This particular morning, Darling is overseeing President Bush’s trip to Sarasota, Florida when the attacks begin. After the Pentagon is hit, Darling realizes a new challenge: There is no way the President can return into an impact zone. “He needed all the logistics done on his behalf, and because we couldn’t work from the White House, we were evacuated to the President’s emergency operations center — which is a bunker underneath the White House — to do logistics.”
The White House’s military bunker is no ordinary fortification. It’s not the kind you would see in some sort of doomsday film, with cold, gray walls lined with canned goods. In fact, it’s the total opposite. Naturally, Darling won’t reveal much, as the location and other aspects of the Bunker are classified, but he does applaud the developers for making it comfortable — and for disguising its true purpose. “You don’t get the sense that you’re in a steel can when you’re in there; it’s very modern-looking.”
The Bunker is abuzz with people. “When we got down there, the phones were ringing off the hook,” says Darling. “Just imagine a bunch of White House military members all scrambling around, answering phones.” Darling joins in on the chaos. The first call he answers is the direct line from the White House Situation Room regarding United Flight 93, which was 16 miles south of Pittsburgh, in bound to Washington, DC. “I turned to pass the phone to the military aid, and there was Vice President Cheney and Dr. Rice. At this point, my new role was to be the conduit between the White House, the Situation Room, and the Pentagon.”
I ask him if he was scared. Did you panic? Did you wonder if your family was safe, your friends and coworkers alive? “The military taught me to compartmentalize and focus,” he reminds me. “Right after the second tower had fallen, Dr. Rice came over to me and asked if she could use my phone to call her family in Alabama. The minute she did that, I reached out to my wife and said ‘Hey, I’m in the safest place imaginable right now. The world has changed forever, but I’ll be home when I’m home.’ ”
And with the bunker filled with the constant shrieking of telephones, the scramble of important people in freshly pressed suits and uniforms intently taking notes and giving orders, one moment stands out the most for Darling, even after 14 years. “After we thought we shot down Flight 93, everyone was dead silent. Vice President Cheney immediately turned around, walked over to me and said, ‘For the congressional investigation, state your full name.’ The first thing this man wanted to do was make sure he had accountability for his actions. He wanted to get history right.”
According to Darling, Vice President Cheney assumed a major responsibility that day. “We were willing to take lives out of the sky with 40 innocent civilians on board, in order to save more Americans on the ground,” he says. “I just thought that was so profound, so amazing that not only were we willing to do it, but we were willing to be accountable for it in order to save lives.”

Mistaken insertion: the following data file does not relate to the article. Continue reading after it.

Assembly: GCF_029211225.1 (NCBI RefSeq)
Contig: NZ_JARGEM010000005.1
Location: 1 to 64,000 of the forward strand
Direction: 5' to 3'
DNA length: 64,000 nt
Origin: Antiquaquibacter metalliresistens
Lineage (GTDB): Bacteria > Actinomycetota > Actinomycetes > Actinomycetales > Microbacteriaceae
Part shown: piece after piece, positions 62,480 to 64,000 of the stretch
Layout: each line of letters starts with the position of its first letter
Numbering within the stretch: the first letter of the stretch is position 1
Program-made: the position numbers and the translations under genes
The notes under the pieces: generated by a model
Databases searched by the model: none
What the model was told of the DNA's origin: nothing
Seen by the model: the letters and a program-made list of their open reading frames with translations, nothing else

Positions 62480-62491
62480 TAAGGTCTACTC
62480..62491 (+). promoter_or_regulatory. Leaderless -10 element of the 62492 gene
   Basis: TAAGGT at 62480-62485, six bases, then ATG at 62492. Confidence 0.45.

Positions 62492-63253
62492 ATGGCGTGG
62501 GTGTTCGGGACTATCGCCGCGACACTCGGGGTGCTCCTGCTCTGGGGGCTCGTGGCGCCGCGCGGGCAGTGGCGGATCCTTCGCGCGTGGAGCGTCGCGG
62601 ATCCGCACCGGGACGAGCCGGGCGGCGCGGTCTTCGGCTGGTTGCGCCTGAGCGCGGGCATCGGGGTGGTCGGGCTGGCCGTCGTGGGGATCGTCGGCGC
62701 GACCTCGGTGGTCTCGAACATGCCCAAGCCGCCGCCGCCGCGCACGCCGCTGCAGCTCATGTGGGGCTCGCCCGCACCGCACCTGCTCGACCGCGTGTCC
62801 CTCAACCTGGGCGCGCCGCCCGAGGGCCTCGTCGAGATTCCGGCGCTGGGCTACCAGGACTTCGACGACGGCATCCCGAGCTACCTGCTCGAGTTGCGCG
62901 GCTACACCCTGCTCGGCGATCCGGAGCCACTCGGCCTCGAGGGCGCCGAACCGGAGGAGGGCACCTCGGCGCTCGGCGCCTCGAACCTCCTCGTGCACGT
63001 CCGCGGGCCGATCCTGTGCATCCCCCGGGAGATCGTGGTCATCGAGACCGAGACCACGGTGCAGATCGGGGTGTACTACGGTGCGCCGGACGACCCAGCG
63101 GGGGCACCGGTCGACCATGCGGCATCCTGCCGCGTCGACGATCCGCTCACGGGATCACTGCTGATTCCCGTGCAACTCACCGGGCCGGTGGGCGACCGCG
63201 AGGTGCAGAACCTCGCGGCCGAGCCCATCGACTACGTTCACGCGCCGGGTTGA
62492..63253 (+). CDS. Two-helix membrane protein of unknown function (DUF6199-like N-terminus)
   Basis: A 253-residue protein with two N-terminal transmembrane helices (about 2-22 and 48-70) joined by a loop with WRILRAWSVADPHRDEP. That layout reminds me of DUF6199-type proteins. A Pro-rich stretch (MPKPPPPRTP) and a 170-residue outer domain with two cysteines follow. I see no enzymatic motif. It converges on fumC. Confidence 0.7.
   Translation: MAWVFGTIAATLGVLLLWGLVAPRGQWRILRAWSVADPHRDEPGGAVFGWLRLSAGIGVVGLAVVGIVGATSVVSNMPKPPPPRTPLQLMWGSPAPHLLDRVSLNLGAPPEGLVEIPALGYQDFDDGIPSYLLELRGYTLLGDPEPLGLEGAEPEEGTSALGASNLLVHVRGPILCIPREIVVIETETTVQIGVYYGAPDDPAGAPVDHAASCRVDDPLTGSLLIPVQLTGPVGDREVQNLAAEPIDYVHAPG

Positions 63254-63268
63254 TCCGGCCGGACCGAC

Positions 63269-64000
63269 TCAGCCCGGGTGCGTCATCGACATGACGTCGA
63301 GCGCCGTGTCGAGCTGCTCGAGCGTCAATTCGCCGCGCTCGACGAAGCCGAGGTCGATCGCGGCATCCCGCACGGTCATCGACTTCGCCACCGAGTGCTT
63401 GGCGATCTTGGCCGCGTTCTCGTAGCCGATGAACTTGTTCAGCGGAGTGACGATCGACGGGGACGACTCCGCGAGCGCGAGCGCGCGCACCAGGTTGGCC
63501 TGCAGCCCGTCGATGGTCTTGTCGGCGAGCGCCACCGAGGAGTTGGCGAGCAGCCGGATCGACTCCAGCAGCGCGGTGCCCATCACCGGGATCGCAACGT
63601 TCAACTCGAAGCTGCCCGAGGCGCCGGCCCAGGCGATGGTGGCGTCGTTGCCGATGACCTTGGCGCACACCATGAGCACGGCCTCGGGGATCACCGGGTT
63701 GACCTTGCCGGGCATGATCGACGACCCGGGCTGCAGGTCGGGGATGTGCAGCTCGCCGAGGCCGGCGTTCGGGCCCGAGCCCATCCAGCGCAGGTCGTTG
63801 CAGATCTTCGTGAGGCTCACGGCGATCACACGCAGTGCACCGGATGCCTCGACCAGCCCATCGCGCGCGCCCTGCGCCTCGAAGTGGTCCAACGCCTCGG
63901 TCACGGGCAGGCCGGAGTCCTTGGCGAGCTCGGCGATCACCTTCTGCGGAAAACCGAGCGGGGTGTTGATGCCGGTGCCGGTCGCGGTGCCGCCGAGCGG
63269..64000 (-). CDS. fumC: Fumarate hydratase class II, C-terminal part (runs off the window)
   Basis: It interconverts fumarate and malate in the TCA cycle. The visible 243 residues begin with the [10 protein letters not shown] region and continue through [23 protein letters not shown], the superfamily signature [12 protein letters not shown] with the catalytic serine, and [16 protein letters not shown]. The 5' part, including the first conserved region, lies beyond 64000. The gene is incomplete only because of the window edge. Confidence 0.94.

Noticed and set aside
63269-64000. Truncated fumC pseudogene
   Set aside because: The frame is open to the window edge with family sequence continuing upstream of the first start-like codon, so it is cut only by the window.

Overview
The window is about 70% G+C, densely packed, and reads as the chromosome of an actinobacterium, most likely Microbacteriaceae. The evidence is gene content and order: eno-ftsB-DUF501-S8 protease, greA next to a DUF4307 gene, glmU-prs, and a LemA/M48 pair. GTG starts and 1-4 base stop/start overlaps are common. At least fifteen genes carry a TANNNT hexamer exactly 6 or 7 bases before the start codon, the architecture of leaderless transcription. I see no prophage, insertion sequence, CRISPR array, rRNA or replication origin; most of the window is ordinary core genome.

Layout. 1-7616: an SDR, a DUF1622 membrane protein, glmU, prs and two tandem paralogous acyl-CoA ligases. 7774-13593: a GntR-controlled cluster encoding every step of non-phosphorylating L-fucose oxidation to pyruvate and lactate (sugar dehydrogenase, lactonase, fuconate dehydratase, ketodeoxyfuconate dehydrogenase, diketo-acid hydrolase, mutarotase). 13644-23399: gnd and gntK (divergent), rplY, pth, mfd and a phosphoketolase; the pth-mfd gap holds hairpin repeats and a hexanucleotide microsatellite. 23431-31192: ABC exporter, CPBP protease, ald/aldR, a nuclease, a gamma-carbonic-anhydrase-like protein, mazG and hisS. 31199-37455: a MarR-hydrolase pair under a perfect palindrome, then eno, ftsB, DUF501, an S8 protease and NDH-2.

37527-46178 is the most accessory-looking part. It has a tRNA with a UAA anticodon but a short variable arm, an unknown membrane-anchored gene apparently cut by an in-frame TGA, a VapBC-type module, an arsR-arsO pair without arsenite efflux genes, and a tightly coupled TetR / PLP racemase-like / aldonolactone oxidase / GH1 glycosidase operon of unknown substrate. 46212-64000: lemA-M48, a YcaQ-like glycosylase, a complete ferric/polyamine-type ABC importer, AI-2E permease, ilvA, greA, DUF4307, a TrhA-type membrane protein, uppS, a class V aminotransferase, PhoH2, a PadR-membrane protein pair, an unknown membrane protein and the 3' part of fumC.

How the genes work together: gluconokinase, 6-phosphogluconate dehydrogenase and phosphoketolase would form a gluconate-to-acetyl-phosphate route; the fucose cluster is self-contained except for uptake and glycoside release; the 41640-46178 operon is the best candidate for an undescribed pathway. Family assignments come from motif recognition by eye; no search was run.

After retiring in 2007, Darling met with the National Security Council, armed with pages of notes and a PowerPoint brief, outlining his idea for a book. “I wanted to tell America about the weight of command, what really happened that day at the highest level of our government, and the decisions they made on behalf of us all. The main thing that Americans should take out of this book and 9/11 is that, despite the size of our government and the might of our military, America was saved that day by Americans.”
Today, the Valley native lives with his wife of 23 years, Angela, and their two sons in Stafford, Virginia. His parents have since relocated from Newburgh to sunny Florida, with two of his brothers settling in Georgia and Virginia, respectively. But not all his Valley roots are lost: His oldest brother still resides in Orange County. “We all are close. We all are healthy. I live a nice life.”
Darling adds, “There are some days I think Americans are starting to forget about 9/11, and then I stop for a second and realize that we really are not. People remember the day it all changed... it’s something we are all still living with today.”
For the first time since that fateful day in 2001, Darling will return to Newburgh to discuss his experience in the White House bunker. The event, titled “Never Forget,” will be held at 4 p.m. on September 11, 2015, in the Aquinas Hall Theater at Mount Saint Mary College as part of its Samuel D. Affron Memorial Lecture Series. Visit www.msmc.edu/About_MSMC/never_forget.be for more information.
Lt. Col. Robert J. Darling retired from the U.S. Marine Corps in September 2007 after more than 20 years of service. He has delivered numerous presentations, including a guest lecture on counterterrorism at the FBI National Academy in Quantico, Virginia. He is currently the president and CEO of Quantitative Analytics LLC, an aviation operations, logistics, and consulting firm located in Stafford, Virginia that often works with the intelligence community and the Department of Defense.